Salvador Dali’s Christ of Saint John of the Cross has been one of the most popular religious images of the 20th century. Dismissed by some critics as another of Dali’s show-off virtuoso works, many other viewers find it greatly moving. Dali’s religious paintings have always ranked among my favorites of his work. For me, although this particular painting wasn't there, they were one of the highlights of the 2005 PMA exhibit.
From a theological viewpoint, Dali’s painting is one of the most visceral expressions of Christ as the intermediary between God and humanity, literally hanging between the two worlds. Dali’s crucified Christ wears no crown of thorns in his tossled hair and the nails have been removed. The cross simply floats behind Christ as he looks down on humanity as the divine but in human form. It is a beautiful expression of the incarnation and the resurrection working together, with the gruesome details of the crucifixion removed to show the fullness of the Christ’s transformed humanity and transformation of humanity.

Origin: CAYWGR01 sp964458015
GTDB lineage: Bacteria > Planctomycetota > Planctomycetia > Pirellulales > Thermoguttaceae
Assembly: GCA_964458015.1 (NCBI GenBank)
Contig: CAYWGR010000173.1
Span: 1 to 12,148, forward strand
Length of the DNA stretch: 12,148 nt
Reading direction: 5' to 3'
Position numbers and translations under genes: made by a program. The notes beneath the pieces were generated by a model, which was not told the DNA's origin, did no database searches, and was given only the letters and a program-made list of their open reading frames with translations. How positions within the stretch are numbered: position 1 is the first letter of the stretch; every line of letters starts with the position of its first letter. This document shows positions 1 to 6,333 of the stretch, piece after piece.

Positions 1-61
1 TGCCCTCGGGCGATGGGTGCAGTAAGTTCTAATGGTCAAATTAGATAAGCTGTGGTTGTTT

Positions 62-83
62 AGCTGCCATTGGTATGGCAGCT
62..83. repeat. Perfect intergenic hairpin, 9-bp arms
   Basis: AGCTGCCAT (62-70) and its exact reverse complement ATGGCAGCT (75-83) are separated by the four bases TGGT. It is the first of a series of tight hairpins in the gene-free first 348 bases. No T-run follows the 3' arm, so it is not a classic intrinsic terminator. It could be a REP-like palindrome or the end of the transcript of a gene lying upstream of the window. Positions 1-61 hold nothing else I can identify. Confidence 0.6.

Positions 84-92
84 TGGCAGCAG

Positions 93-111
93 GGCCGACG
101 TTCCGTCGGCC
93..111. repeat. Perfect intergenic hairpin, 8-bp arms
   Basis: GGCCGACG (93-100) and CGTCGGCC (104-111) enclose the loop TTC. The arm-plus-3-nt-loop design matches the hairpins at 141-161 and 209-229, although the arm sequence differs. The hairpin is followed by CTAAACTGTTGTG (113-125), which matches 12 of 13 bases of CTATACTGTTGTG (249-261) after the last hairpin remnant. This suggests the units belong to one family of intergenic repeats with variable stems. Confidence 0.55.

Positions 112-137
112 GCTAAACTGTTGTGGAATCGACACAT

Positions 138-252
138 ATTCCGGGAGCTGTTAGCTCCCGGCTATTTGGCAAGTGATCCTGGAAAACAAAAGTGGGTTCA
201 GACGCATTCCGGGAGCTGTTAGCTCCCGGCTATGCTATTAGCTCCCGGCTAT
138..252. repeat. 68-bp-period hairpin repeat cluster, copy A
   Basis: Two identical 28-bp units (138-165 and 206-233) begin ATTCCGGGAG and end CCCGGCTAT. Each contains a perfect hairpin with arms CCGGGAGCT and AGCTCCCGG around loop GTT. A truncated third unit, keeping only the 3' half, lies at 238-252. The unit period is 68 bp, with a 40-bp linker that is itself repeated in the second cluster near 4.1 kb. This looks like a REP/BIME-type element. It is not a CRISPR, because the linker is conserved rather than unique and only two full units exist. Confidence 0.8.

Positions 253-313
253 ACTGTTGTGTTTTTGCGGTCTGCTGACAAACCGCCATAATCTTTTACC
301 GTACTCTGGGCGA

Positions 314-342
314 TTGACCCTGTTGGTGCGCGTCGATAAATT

From a non-theological standpoint, Dali’s painting revives the humanism of the Renaissance for the 20th (and, I hope, 21st) century. Christ embodies human physical perfection, a Vitruvian Man from a bird’s eye view, measuring and embracing the span of all human experience. Growing up Catholic with a Catholic school education, I was amazed upon looking up the word “catholic” (little “c”) in a dictionary to find other meanings such as “universal,” “broad minded,” and even “liberal.” This catholic Christ takes in all of life, accepting and tolerating all. Rather than bind Christ to the cross, Dali superimposes the two, freeing both faith and humanism to coexist. Dali’s Christ is large, to paraphrase Walt Whitman, and contains multitudes, reclaiming the humanism of the Renaissance for the post-World War II, post-Hiroshima world. It is the rebirth of the classicism that prompted Terence to say, “I am a human being, and let nothing human be alien to me.” The same inalienable rights of “life, liberty, and the pursuit of happiness” found in The Declaration of Independence soar in this image of peace. “I want to paint a Christ that is a painting with more beauty and joy than have ever been painted before,” Dali explained. He succeeded.